Building on Sandy Soil


I'm looking at a piece of property for a building site in Western Wisconsin.
The soil survey maps defines it as 'tarr sand'
" The Tarr series consists of very deep, excessively drained soils formed in siliceous sandy pedisediment over siliceous sandy residuum from sandstone on stream terraces, hills, and pediments. 90% quartz. Permeability is rapid."
Plans are for a full basement built with ICFs. I'm a little concerned about the stability of this type of this sandy material for what I have in mind.
Any help would be appreciated.
Curly
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Hi Curly, I built a house about 12 years ago for a fellow here in Northern Calif. on a "Sand Dune" It is a large 2 story, with 3 car garage. I do have pictures of the house, and have been there recently. The house seems to be fine.
The engineer architect designed a footing that was quite large and wide. It had additional rebar in the footing and more than a regular 2 story design. I actually had to build 2 forms for the concrete footing construction. One to keep the sand from filling the footing made out of inert material to be left in the pour.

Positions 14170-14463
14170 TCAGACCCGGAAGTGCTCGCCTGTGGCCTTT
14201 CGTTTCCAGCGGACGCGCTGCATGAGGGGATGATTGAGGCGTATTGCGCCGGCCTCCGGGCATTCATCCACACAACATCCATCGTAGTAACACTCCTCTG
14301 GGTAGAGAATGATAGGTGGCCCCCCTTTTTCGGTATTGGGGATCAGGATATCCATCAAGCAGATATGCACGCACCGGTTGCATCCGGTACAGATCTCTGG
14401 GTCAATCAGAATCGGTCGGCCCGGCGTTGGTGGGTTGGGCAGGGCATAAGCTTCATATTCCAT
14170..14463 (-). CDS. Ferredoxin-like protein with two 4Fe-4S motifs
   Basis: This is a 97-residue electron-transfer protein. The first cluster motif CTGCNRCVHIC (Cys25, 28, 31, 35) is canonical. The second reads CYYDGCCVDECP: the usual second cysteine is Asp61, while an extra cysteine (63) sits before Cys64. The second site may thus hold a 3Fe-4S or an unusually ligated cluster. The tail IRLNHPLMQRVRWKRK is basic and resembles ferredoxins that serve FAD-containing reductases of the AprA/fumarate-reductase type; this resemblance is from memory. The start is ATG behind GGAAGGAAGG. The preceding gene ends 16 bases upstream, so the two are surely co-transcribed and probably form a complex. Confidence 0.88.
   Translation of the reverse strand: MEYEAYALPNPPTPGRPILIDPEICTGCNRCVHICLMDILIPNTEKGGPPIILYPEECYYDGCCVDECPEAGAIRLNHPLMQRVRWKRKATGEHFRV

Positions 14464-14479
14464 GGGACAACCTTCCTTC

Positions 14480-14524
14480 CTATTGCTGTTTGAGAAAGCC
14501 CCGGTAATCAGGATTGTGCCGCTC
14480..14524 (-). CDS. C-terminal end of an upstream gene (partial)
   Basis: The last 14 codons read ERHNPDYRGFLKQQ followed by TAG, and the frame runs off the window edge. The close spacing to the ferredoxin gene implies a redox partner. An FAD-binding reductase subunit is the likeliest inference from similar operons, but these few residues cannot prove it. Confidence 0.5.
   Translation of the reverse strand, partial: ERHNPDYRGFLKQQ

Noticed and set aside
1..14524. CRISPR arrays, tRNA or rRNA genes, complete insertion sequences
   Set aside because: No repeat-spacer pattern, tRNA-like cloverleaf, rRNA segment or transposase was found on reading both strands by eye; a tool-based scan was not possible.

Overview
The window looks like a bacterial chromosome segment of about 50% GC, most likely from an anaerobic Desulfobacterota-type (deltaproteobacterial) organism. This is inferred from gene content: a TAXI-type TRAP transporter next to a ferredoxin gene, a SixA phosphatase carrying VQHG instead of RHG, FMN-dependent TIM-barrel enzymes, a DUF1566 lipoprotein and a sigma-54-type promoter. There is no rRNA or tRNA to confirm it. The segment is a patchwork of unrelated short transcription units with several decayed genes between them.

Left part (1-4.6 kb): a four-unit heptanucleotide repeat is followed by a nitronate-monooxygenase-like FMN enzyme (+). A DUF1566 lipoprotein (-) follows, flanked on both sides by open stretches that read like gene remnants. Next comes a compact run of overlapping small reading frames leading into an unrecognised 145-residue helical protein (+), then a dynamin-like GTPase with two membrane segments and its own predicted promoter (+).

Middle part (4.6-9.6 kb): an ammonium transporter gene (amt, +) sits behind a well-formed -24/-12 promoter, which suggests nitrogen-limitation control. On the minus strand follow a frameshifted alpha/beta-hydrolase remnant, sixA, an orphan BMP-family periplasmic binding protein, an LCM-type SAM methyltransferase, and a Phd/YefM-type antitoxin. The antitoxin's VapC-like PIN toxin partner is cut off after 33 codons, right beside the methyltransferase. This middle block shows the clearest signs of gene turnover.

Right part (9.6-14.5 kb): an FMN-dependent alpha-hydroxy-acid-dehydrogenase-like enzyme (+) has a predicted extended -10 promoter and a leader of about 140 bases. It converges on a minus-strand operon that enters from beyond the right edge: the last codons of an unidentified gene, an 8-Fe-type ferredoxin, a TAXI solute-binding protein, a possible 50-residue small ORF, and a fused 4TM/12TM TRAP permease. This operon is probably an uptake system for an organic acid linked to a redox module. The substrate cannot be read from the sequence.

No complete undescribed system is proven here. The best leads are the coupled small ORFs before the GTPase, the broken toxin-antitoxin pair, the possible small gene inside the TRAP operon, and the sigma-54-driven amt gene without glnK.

As for a basement, there was none, and I suspect you would not have any problem with moisture since you will have good drainage being "sandy"
I believe the "Large Footprint" of the footing and the steel in the engineering of the footing made for a stable construction.
John Loomis Construction and Concrete

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jloomis wrote:

Thanks. I'll keep what you said in mind when I speak to a contractor.
Curly

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As for the garage I would make sure that the walls were adequately water proofed, and there are many applications that will solve this. Moisture will "wick" in.......regardless of drainage, and like a sponge will absorb moisture and keep it there unless driven out by heat. So, a good water vapor barrier on the outside would be in line. jloomis

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Was the structure designed by an engineer? Have you considered retaining an engineer to review the foundation? T
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snipped-for-privacy@bellsouth.net wrote:

No.
Whatever it takes. I'm not looking to cut corners.
Curly
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Your safest bet would be to look around for a local civil engineer who will be familiar with the soils in your area. He or she can easily design/specify a footing and wall which will adequately support your structure, and take all the guesswork off your shoulders, a cheap investment with good return.
Good luck,
Jonathan
On 8/10/08 8:36 AM, in article
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CurlyQue wrote:

Ya know they make engineers for this stuff. T
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--
Anthony Ippolito
Providing Architectural Drafting & Design
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